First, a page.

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I have an arduino wired to an MPU6050 breakout board. The arduino continuously collects accelerometer and gyroscope data from the MPU6050 and calculates angle and velocity.

Simply plotting the vector components (x,y,z) of this data does not allow one to reason about the motion of the sensor or robot. It's possible, though not easy, to do sanity checks (Is the sensor oriented as expected? Is gravity working?). But it's very difficult to look at a x,y,z plot of accelerometer log data and imagine what the robot did for instance.

I was wondering if there is some sort of tool or Python library to visualise accelerometer and gyro, or IMU data? (I'm looking for something like this- https://youtu.be/6ijArKE8vKU)

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    $\begingroup$ Have a look at this question. $\endgroup$ – Jakob Jun 16 '16 at 7:08
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    $\begingroup$ I think the op is specifically interested in how to visualize the 3D vectors associated with these transducers. I've had the same problem myself in the past and am looking forward to the answers. $\endgroup$ – hauptmech Jun 16 '16 at 8:34
  • $\begingroup$ @hauptmech yes that's exactly what I'm looking for! $\endgroup$ – Shubham Jha Jun 16 '16 at 8:36
  • $\begingroup$ I've added some detail to clarify, let me know if it's enough. Line plots are insufficient for this type of data. When I've tried to deal with this, I usually fire up a heavyweight solution, like ros rviz. Commercial IMU's, ground station software and camera gimbals software often present the data with 3D models animated with the data. youtube.com/watch?v=DtUdlfKq6_U There are approaches to do 3D plots youtube.com/watch?v=6ijArKE8vKU but depending on the size of the dataset and context of the data, there may be better approaches than what first come to mind. $\endgroup$ – hauptmech Jun 17 '16 at 2:26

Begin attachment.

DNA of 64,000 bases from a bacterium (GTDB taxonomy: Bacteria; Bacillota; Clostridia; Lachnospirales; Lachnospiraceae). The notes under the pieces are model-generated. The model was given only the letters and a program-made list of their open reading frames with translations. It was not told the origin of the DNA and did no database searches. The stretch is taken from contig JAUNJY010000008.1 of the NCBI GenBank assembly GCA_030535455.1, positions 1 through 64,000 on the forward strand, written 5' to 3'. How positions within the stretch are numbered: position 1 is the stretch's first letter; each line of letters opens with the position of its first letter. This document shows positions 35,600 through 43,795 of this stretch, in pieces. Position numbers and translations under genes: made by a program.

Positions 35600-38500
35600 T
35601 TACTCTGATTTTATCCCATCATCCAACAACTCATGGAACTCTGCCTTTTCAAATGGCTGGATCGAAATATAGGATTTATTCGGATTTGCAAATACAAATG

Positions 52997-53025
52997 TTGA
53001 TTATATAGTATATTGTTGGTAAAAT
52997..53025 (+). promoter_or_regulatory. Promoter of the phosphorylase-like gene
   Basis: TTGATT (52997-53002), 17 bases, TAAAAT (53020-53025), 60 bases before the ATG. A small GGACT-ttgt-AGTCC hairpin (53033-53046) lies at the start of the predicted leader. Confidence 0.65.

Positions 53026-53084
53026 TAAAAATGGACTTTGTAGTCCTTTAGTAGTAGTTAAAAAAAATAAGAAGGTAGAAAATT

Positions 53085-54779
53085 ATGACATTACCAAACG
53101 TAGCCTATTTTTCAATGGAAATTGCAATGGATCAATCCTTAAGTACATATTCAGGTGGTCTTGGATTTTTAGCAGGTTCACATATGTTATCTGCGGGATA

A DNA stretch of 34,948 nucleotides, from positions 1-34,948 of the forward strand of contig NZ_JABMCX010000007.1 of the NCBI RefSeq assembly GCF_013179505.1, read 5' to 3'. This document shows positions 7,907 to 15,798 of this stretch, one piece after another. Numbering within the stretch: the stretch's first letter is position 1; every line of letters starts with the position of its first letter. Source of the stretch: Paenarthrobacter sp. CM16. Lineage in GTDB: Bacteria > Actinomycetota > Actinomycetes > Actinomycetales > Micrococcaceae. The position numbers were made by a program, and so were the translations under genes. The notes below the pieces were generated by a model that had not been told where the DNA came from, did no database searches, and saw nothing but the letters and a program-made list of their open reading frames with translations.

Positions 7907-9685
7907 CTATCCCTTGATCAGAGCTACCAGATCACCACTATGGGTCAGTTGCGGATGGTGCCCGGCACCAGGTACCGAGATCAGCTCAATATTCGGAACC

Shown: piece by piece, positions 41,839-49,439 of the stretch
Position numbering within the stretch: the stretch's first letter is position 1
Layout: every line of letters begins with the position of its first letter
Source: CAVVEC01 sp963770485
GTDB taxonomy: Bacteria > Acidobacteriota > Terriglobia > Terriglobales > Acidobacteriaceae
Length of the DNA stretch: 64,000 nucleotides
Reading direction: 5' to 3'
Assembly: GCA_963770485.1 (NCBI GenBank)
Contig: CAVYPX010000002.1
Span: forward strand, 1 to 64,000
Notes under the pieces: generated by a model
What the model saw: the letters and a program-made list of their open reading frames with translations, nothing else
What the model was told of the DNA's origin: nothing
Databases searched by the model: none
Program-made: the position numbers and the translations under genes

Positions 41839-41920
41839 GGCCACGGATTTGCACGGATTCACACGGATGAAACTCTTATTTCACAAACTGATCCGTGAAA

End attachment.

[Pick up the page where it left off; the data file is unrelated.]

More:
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    $\begingroup$ @hauptmech yes. Exactly!! I'm looking for something like this- youtube.com/watch?v=6ijArKE8vKU $\endgroup$ – Shubham Jha Jun 17 '16 at 22:10
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I'm sure you've tried this, but if you follow the links in that YouTube video, you'll see that its author has posted the source code. See:

Yes, it's written in MATLAB, but "for anything MATLAB can do, there's a corresponding Python library". :) In particular, you might want to investigate the quaternion package(s) in NumPy -- that's where the magic happens.

That should get you started.

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  • $\begingroup$ Do you know how can I count steps via Python? Already, I have the data, but I can not count peaks. $\endgroup$ – Emad Aghayi Nov 16 '17 at 16:49

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